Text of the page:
Academics Weigh in on ‘One Negros Island Region’ Proposal

Academics Weigh in on ‘One Negros Island Region’ Proposal

Are you for or against the “One Negros Island Region” proposal?

Politicians from both sides of the question approached Silliman University for a stand, hopefully to endorse their side. In order to get the public pulse, President Dr. Ben S. Malayang III commissioned some faculty members to analyze the implications of the proposal and also to do an opinion poll in Negros Oriental.

The poll revealed that more than half of the people (58%) did not know of the proposal. But of those who did, 43% were against, 26% were in favor, and 31% were undecided. Sixty-nine out of 100 people in the survey were unemployed and believed the government was not doing anything about this “very serious problem” of unemployment.

The Silliman team has recommended that poverty, the environment, climate change, and social acceptability be considered in the decision to accept or reject the One Negros Island Region.

The team is composed of Dr. Enrique G. Oracion, Research Director; Dr. Earl Jude Cleope, Dean, College of Education; Prof. Roy Olsen de Leon, Chair, Biology Department; Prof. Wilma Tejero, Chair, Economics Department; and Atty. Tabitha Tinagan, Dean,  School of Public Affairs and Governance.

Professor Tejero said, based on the National Statistical Coordination Board report for 2012, Negros Oriental is Number 9 among the Top 10 poorest provinces in the country, with more than half of the people unable to provide for their basic needs.  This, despite belonging to Region 7 (Central Visayas) where the cities of Cebu and Tagbilaran are listed by the Asian Institute of Management as among the top most economically competitive cities in the country.

Noting the Aquino government’s anti-poverty action plans, Professor Tejero wrote: “To fight poverty in the province, creation of more economic opportunities for the local residents is most wanted.”

She said this can be done with massive investments in industry-based activities, such as manufacturing, to provide poor farm workers the “opportunity to shift from low value-adding agriculture to higher value manufacturing and export-processing activities.”

Professor Tejero added that Central Visayas has been the fourth largest contributor to the country’s economy — topped only by the National Capital Region, CALABARZON and Central Luzon.  The main growth engines of Central Visayas are industry (construction and manufacturing), which is one third of the region’s economy and its fastest growing sector.

It is followed by services (trade, real estate and business services outsourcing), comprising more than 56% of the economy. Tourism is also an important services sector in the region.

Contrast this with Negros Oriental which is largely agricultural. Sixty percent of the population outside of Dumaguete survive on fishing and farming.

“And because the agriculture is characterized by low production and productivity, many of the residents of the province live below the poverty line,” Professor Tejero said.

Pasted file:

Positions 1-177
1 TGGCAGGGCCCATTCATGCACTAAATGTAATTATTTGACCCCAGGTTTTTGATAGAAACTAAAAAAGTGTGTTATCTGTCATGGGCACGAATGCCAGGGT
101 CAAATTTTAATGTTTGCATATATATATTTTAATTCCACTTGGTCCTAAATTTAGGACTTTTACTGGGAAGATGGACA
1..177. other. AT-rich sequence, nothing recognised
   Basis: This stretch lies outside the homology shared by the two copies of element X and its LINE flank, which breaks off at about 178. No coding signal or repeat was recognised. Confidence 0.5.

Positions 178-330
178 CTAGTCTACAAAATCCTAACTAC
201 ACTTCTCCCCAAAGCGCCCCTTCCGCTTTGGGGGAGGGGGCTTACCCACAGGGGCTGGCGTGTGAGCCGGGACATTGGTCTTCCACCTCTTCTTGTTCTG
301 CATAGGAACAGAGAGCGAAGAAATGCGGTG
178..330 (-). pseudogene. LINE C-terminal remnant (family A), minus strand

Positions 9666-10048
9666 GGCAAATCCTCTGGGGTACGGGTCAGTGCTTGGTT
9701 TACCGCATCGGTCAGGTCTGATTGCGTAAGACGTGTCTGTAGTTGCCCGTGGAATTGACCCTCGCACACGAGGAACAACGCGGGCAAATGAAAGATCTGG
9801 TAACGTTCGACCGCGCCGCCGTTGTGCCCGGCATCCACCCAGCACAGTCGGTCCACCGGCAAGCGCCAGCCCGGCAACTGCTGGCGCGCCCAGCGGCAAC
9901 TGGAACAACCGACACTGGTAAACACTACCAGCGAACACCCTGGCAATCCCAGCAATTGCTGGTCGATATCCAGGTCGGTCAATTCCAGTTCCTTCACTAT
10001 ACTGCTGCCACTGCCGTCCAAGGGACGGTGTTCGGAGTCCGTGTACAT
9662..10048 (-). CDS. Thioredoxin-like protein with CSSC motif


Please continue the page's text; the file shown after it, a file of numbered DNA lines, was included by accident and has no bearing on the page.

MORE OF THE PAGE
She attributes low productivity to “limited farm-to-market roads, inaccessibility of the farmers to big markets, low market and bargaining power of the farmers due to absence of economies of scale.”

 “The poverty incidence of 50 percent… is very alarming, suggesting that genuine livelihood-support programs and agri-infra development projects must be prioritized by government leaders.”

This is aggravated by the people’s vulnerability to natural disasters. Many farmers in five northern towns  of Negros Oriental have yet to recover from the 6.9 magnitude earthquake that struck the area in February 2012.

In terms of the environment, there is logic in an integrated management of the entire Negros Island, said De Leon. The island is home to many native animal species now threatened with extinction (spotted deer, bleeding-heart pigeon, fruit dove, to mention a few), and experience had shown that coordination of conservation proved  difficult and unsustainable when done between the two provinces and regions.

Management of the Mt. Kanlaon National Park, which straddles Negros Occidental and Oriental, would improve with the move to unite Negros into one island region, Professor De Leon said.

Furthermore, four river basins cut across both provinces (Ilog, Hilabangan, Pagatban, and Tayabanon rivers). They provide water for domestic use, harbor aquatic organisms and are important sources of water irrigation.

“The need for an integrated river basin management plan and development cannot be overemphasized,” Professor De Leon said.

Citing the harrowing experience of Leyte during Typhoon Yolanda, he pointed out the failure of governance, despite the presence of one regional center in Leyte. “The situation could have been worst if the regional center was in a different island.”

“A unified Negros Island region may mean a significant improvement in the infrastructure development in the island that can improve the ‘climate change proofing’ of the island and make efficient the delivery of goods and services especially during calamities,” Professor De Leon said.

All of the Silliman researchers said the One Negros Island debate should transcend the personal political agendas of the political contenders.  Dr. Cleope noted  that historically, the political division, then unification, then re-division  of Negros Island had always been about the leaders wanting more power for themselves. (By Ms Celia E. Acedo)